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FoolForMath

  • 2 years ago

Albeit elementary, yet another cute integral, \[\text{ Evaluate: } \large \int \limits_0 ^{\frac 32} \lfloor x^2 \rfloor \; dx\]

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  1. Ishaan94
    • 2 years ago
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    This can't be continuous?

  2. FoolForMath
    • 2 years ago
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    why can't it be?

  3. Ishaan94
    • 2 years ago
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    idk hehe sorry.

  4. experimentX
    • 2 years ago
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    what is that box thing around x ??

  5. Zarkon
    • 2 years ago
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    floor function

  6. eigenschmeigen
    • 2 years ago
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    round down to nearest integer or something like that?

  7. eigenschmeigen
    • 2 years ago
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    for 0<x<1 f(x) = 0 for 1<x< 1.5 f(x) = 1 so its just 1/2 ?

  8. Zarkon
    • 2 years ago
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    no

  9. eigenschmeigen
    • 2 years ago
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    what is the floor function?

  10. Zarkon
    • 2 years ago
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    http://en.wikipedia.org/wiki/Floor_and_ceiling_functions

  11. Stom
    • 2 years ago
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    can we do it like this,breaking the integral in 3 parts from 0 to 1 ------>> the value inside integral is 0 from 1 to root (2) ------>> the value inside integral is 1 and from root2 to 1.5 ------>> the value inside integral is 2 so the answer is $$(2^\frac{1}{2}-1) +2(1.5-2^\frac{1}{2})$$ = $$2-2^\frac{1}{2}$$

  12. Zarkon
    • 2 years ago
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    integrate over the sets \[[0,1],[1,\sqrt{2}],[\sqrt{2},3/2]\]

  13. Zarkon
    • 2 years ago
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    that is correct

  14. Ishaan94
    • 2 years ago
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    \[\int_0^1 \lfloor x^2\rfloor dx + \int_1^{\frac32}\lfloor x^2\rfloor dx\]Can I do this?

  15. Ishaan94
    • 2 years ago
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    Oh there is another interval :/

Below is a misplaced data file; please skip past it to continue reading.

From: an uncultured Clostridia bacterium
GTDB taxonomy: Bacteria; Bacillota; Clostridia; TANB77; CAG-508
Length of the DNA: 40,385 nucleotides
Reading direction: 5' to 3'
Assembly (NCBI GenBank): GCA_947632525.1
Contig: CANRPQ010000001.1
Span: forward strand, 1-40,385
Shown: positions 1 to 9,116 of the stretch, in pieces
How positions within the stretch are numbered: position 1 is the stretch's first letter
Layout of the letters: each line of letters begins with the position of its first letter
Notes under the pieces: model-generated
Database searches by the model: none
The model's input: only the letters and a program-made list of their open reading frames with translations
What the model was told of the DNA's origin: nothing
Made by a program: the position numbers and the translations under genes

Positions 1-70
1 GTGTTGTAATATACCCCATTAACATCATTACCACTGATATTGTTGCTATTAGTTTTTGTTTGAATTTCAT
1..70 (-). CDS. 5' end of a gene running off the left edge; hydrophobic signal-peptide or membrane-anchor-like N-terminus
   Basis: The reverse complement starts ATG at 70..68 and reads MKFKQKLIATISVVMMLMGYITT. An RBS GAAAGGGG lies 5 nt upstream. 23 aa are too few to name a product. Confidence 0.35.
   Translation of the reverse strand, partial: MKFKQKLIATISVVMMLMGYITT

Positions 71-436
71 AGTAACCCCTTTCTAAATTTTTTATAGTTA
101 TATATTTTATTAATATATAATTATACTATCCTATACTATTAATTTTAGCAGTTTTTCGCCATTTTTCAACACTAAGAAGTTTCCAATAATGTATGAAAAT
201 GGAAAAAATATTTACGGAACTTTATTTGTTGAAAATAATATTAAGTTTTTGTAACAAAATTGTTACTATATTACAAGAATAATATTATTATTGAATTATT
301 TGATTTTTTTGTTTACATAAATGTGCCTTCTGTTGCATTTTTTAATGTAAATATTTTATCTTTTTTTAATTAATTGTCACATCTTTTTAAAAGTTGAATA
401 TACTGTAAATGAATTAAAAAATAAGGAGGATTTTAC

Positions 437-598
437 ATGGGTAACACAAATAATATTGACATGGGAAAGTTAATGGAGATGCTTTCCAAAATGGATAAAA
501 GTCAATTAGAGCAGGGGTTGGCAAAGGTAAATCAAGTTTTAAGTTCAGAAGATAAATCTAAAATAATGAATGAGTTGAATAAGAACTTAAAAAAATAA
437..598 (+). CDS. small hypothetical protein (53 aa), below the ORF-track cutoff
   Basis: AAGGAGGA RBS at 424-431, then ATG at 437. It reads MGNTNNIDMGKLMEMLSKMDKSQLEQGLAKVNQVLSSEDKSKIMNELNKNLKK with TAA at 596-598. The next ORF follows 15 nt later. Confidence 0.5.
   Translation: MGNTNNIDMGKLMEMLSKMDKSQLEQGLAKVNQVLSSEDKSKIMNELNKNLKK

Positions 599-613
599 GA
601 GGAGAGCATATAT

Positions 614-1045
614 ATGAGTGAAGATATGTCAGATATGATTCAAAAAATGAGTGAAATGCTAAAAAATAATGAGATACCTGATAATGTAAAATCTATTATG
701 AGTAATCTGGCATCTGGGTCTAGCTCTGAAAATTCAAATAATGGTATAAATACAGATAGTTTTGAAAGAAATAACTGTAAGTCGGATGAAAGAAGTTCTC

16. experimentX
    • 2 years ago
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    http://www.wolframalpha.com/input/?i=plot+floor%28x%5E2%29

  17. eigenschmeigen
    • 2 years ago
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    oh ha now i get it

  18. experimentX
    • 2 years ago
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    I wish wolfram showed me steps .... LOL http://www.wolframalpha.com/input/?i=inegrate+floor%28x%5E2%29+from+0+to+3%2F2

  19. Ishaan94
    • 2 years ago
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    No, we don't need electronic aid. I should have applied my head root2 is around 1.4 I think, less than 1.5. Or a better way is to check at which points the function gets to 2. If its less than 1.5 you split it. maybe

  20. KingGeorge
    • 2 years ago
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    Using Stom's work, I'm getting \[(2^{1/2}-1)+2({3/2}-2^{1/2})=2^{1/2}-1+3-2^{3/2}\]So we have \[2+(2^{1/2}-2^{3/2})=2-2^{1/2}=2-\sqrt2\] Which is just what Stom had.

  21. Mr.Math
    • 2 years ago
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    Isn't that just \(\int\limits_{0}^{1} 0dx+ \int\limits_{1}^{\sqrt{2}}dx+\int\limits_{\sqrt{2}}^{\frac{3}{2}}2dx=(\sqrt{2}-1)+2(\frac{3}{2}-\sqrt{2})=2-\sqrt{2}\)?

  22. Mr.Math
    • 2 years ago
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    Since \(⌊x^2⌋=0 \text{ for } x \in (0,1), ⌊x^2⌋=1 \text{ for } x\in (1,\sqrt{2}) \text{ and }⌊x^2⌋=2 \text{ for } x\in (\sqrt{2},\frac{3}{2}). \)

  23. Mr.Math
    • 2 years ago
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    Oh Stom already did it!

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